>When I was a graduate student at Stanford in the 1960's, as I
>remember, Leonard Schiff was Chair of the Physics Dept., head of the
>Stanford Inst. of of Theoretical Physics and chair of the Air Force
>Science Advisory Committee. A bunch of us students asked Schiff one
>day why the Air Force was funding theoretical physics of elementary
>particles, he answered in his usual cogent and detailed manner with
>a list of perhaps eight reasons, among them that in a "national
>emergency" there would be plenty of highly skilled minds to tap, and
>in the meantime, many of those most highly talented would be
>available to advise the Air force, while lesser talents would be
>available to work for the Air Force full time.
I had a closely corresponding experience at Berkeley in the
late '60s. Funding of research (including mine) by the AEC &/or the
Office of Naval Research was explained by a prof (one of my mentors)
as the means whereby those agencies maintained 'first call' on the
scientific advice of the profs thus funded. In many cases, most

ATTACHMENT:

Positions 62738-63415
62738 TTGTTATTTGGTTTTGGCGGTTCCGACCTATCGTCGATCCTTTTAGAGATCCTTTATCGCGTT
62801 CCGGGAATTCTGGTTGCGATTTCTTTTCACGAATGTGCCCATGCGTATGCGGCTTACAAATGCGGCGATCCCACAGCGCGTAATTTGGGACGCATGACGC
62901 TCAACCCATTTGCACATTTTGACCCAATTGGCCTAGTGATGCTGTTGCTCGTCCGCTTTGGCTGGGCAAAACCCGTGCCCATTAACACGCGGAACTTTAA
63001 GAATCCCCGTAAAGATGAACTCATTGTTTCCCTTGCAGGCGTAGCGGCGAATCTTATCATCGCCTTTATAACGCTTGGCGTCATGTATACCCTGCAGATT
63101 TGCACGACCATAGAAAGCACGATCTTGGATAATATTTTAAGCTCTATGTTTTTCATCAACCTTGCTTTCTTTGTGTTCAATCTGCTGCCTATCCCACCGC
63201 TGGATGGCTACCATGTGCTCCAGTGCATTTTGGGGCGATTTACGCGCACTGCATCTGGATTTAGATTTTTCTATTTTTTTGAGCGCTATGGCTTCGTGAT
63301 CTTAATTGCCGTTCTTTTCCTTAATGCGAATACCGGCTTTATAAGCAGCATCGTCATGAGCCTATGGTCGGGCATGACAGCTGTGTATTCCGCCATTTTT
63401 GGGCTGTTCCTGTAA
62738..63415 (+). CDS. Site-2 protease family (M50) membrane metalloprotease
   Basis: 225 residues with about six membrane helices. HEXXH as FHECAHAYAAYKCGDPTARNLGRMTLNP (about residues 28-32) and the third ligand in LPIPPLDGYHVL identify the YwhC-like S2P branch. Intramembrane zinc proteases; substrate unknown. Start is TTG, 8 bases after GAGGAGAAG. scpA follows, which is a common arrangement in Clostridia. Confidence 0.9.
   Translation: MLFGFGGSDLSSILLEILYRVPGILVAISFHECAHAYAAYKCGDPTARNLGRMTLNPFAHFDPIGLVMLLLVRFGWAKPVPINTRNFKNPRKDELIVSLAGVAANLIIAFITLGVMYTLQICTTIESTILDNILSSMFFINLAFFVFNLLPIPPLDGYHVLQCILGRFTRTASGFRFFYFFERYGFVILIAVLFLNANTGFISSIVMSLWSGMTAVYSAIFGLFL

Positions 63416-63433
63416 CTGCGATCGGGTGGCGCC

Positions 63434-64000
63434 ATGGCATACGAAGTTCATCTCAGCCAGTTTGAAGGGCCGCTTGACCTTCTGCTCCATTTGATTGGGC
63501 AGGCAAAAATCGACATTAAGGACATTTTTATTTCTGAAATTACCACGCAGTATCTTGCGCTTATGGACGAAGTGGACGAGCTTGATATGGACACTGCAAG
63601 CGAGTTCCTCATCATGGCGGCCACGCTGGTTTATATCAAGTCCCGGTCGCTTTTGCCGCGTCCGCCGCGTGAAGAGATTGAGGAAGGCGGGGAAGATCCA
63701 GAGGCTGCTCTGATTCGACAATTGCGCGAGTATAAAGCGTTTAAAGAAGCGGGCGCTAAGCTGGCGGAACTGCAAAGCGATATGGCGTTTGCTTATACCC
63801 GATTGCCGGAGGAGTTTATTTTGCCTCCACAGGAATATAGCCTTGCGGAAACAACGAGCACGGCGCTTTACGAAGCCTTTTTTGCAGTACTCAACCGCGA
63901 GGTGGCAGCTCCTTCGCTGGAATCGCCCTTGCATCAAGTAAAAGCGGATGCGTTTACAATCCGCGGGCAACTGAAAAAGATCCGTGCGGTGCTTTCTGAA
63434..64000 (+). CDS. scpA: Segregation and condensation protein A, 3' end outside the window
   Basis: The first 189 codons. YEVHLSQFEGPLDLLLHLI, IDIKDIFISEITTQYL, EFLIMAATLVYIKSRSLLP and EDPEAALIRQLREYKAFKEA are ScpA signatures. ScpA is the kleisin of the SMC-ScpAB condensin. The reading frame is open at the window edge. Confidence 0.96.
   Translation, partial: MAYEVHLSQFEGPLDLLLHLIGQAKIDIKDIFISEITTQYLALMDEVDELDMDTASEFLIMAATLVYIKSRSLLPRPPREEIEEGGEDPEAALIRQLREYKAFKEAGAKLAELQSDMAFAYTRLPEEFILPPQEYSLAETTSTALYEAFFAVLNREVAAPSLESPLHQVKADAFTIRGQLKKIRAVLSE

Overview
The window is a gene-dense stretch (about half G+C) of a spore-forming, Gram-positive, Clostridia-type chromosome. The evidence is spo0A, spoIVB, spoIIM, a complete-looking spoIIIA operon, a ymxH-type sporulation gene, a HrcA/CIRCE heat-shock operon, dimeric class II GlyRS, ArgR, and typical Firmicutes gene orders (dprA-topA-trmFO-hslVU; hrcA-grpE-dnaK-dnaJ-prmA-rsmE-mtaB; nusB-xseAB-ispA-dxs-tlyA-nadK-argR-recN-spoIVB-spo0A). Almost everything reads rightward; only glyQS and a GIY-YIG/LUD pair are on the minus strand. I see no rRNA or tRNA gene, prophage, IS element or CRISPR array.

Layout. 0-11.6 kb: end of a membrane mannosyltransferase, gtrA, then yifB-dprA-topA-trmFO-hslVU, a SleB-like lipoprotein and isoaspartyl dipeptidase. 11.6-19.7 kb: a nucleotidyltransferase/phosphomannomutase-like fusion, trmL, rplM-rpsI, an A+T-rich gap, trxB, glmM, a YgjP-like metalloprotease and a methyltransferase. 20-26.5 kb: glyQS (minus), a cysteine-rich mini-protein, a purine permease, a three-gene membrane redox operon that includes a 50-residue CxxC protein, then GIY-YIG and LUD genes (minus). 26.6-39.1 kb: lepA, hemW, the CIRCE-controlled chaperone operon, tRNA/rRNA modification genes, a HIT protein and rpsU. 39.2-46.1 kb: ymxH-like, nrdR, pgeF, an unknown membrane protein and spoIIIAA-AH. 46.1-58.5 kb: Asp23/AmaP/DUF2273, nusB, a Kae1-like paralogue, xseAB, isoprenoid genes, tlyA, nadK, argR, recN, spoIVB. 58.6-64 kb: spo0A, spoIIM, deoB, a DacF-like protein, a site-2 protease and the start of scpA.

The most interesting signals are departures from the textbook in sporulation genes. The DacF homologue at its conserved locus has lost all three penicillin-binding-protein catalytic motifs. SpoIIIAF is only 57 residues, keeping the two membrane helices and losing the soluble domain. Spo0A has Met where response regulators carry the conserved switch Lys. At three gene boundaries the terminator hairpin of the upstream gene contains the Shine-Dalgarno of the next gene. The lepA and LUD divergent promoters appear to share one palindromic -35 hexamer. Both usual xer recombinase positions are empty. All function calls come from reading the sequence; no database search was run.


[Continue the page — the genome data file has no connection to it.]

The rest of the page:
extremely mine, nobody could see any potential use for the research
in any military function. The idea - not, AFAIK, formalised -
was that the agencies wanted to have top priority claims on the
opinions of the profs they funded, and in order to maintain such
channels for potential advice they would fund research that they,
like us, thought to be of no conceivable military use.
>But to some extent I suspect such answers were merely lazy thinking,
>based on the fact that the physics research of the 1930's had led to
>the nuclear bombs, and that, in cold war, one had to stay ahead of
>the opposition, i.e. the Soviets, even if it was quite unclear how
>this could be of use.
Yes, the general rivalry led to many irrational efforts.